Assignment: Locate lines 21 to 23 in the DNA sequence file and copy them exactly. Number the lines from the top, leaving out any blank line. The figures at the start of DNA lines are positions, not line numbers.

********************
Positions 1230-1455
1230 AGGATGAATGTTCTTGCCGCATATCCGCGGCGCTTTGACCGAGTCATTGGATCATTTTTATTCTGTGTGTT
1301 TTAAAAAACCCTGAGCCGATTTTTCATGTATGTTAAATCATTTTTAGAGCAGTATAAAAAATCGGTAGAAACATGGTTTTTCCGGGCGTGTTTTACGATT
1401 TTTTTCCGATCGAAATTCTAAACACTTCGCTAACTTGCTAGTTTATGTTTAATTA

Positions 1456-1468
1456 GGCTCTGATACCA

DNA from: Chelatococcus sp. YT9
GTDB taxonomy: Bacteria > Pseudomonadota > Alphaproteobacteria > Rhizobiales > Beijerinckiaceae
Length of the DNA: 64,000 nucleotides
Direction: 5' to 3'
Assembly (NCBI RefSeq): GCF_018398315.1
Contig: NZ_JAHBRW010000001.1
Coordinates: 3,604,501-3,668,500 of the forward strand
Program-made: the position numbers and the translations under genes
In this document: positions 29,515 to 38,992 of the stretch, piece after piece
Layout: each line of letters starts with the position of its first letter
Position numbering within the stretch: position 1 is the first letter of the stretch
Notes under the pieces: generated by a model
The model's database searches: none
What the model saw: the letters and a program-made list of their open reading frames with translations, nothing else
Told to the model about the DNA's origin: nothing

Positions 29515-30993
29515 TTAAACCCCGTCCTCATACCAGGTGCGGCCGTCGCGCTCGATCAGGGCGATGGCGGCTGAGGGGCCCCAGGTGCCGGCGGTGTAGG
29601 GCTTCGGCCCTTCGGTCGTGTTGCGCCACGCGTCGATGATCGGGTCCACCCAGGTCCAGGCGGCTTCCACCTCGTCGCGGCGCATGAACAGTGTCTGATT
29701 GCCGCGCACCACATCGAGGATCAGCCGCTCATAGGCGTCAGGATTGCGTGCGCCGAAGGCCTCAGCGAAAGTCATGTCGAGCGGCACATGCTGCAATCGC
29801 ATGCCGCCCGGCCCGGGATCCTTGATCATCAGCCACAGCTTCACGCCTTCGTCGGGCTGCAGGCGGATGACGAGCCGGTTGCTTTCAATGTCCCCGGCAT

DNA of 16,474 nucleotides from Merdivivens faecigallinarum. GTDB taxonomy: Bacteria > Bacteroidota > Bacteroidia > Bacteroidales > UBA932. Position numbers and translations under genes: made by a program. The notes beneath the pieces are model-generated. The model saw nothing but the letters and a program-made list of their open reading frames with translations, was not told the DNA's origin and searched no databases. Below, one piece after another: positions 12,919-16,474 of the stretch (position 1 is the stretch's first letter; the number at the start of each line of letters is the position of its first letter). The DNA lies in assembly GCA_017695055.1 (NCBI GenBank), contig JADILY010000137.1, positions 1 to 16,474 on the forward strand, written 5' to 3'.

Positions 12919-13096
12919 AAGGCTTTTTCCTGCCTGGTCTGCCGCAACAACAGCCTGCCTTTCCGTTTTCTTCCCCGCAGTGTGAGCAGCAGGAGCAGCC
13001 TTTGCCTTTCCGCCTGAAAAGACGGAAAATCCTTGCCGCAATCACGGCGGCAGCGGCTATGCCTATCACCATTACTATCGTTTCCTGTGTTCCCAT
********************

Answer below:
Told to the model about the DNA's origin: nothing

Positions 29515-30993
29515 TTAAACCCCGTCCTCATACCAGGTGCGGCCGTCGCGCTCGATCAGGGCGATGGCGGCTGAGGGGCCCCAGGTGCCGGCGGTGTAGG